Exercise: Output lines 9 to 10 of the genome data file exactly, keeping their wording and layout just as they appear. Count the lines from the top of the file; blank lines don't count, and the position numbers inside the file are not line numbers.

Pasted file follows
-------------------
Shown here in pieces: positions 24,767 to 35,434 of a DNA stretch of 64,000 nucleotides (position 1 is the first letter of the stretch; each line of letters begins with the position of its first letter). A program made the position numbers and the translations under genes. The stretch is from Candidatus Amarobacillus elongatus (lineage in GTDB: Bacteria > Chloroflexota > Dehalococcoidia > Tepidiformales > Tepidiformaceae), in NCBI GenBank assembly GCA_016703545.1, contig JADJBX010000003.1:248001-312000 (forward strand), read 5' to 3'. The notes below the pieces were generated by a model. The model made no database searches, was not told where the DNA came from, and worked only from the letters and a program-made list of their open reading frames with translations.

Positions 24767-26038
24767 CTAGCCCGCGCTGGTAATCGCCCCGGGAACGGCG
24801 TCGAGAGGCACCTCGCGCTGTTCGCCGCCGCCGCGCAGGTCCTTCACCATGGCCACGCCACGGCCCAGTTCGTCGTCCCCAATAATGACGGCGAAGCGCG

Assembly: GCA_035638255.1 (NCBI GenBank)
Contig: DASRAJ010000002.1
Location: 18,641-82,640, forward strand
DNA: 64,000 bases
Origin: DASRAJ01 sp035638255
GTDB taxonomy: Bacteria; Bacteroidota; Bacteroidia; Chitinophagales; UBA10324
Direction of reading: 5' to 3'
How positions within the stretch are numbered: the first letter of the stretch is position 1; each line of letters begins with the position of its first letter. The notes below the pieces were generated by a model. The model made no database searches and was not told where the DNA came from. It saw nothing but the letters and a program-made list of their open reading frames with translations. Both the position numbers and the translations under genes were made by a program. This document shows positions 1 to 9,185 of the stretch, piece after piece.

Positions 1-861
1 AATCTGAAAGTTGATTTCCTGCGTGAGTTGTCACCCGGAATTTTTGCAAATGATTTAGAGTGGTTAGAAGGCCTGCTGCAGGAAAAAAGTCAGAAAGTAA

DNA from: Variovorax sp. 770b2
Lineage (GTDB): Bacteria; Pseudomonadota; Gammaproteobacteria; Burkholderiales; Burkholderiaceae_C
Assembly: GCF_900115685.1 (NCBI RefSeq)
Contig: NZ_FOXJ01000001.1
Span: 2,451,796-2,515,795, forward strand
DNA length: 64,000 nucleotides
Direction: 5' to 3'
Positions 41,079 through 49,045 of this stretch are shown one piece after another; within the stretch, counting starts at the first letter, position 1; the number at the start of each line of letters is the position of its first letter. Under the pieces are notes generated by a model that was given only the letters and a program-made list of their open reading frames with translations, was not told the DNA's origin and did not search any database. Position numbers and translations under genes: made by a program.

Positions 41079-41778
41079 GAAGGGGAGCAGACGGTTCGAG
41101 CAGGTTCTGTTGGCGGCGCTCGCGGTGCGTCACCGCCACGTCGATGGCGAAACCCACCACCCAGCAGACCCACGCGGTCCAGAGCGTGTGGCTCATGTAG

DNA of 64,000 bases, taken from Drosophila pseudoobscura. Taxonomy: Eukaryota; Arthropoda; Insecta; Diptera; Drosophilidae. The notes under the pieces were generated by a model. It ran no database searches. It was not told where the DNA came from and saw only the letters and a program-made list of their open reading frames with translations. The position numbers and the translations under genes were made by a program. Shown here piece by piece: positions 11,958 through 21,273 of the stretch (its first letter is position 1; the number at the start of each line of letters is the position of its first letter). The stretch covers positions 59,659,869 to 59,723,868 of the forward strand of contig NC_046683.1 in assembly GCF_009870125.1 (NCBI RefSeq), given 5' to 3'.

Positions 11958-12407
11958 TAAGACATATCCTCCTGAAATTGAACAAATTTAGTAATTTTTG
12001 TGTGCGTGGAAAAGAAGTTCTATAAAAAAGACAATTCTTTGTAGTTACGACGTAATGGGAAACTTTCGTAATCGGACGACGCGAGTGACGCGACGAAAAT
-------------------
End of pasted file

Origin: DASRAJ01 sp035638255
GTDB taxonomy: Bacteria; Bacteroidota; Bacteroidia; Chitinophagales; UBA10324